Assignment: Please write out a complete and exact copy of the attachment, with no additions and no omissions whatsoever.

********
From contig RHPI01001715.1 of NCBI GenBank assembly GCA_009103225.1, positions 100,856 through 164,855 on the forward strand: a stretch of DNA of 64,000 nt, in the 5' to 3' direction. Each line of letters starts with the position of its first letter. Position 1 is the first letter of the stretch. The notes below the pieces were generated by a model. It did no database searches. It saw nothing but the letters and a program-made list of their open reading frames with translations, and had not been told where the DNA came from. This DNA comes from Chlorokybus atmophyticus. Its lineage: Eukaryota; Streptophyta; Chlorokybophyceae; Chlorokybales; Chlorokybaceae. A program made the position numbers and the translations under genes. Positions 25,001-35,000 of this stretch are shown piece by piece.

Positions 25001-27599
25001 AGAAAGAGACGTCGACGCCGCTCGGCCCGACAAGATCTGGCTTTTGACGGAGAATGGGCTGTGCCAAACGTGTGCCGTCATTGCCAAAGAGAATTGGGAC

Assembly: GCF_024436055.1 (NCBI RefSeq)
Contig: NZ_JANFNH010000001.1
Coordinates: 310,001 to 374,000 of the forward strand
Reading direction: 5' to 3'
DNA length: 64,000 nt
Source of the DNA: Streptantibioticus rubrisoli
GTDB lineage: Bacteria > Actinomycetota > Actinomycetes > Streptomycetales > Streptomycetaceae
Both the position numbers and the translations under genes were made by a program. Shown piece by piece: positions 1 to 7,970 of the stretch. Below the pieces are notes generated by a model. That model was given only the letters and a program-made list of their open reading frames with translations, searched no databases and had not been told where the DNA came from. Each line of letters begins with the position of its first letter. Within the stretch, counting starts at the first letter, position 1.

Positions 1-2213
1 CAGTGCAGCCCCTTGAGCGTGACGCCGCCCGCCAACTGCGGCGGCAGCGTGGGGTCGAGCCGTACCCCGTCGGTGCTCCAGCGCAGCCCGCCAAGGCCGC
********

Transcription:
From contig RHPI01001715.1 of NCBI GenBank assembly GCA_009103225.1, positions 100,856 through 164,855 on the forward strand: a stretch of DNA of 64,000 nt, in the 5' to 3' direction. Each line of letters starts with the position of its first letter. Position 1 is the first letter of the stretch. The notes below the pieces were generated by a model. It did no database searches. It saw nothing but the letters and a program-made list of their open reading frames with translations, and had not been told where the DNA came from. This DNA comes from Chlorokybus atmophyticus. Its lineage: Eukaryota; Streptophyta; Chlorokybophyceae; Chlorokybales; Chlorokybaceae. A program made the position numbers and the translations under genes. Positions 25,001-35,000 of this stretch are shown piece by piece.

Positions 25001-27599
25001 AGAAAGAGACGTCGACGCCGCTCGGCCCGACAAGATCTGGCTTTTGACGGAGAATGGGCTGTGCCAAACGTGTGCCGTCATTGCCAAAGAGAATTGGGAC

Assembly: GCF_024436055.1 (NCBI RefSeq)
Contig: NZ_JANFNH010000001.1
Coordinates: 310,001 to 374,000 of the forward strand
Reading direction: 5' to 3'
DNA length: 64,000 nt
Source of the DNA: Streptantibioticus rubrisoli
GTDB lineage: Bacteria > Actinomycetota > Actinomycetes > Streptomycetales > Streptomycetaceae
Both the position numbers and the translations under genes were made by a program. Shown piece by piece: positions 1 to 7,970 of the stretch. Below the pieces are notes generated by a model. That model was given only the letters and a program-made list of their open reading frames with translations, searched no databases and had not been told where the DNA came from. Each line of letters begins with the position of its first letter. Within the stretch, counting starts at the first letter, position 1.

Positions 1-2213
1 CAGTGCAGCCCCTTGAGCGTGACGCCGCCCGCCAACTGCGGCGGCAGCGTGGGGTCGAGCCGTACCCCGTCGGTGCTCCAGCGCAGCCCGCCAAGGCCGC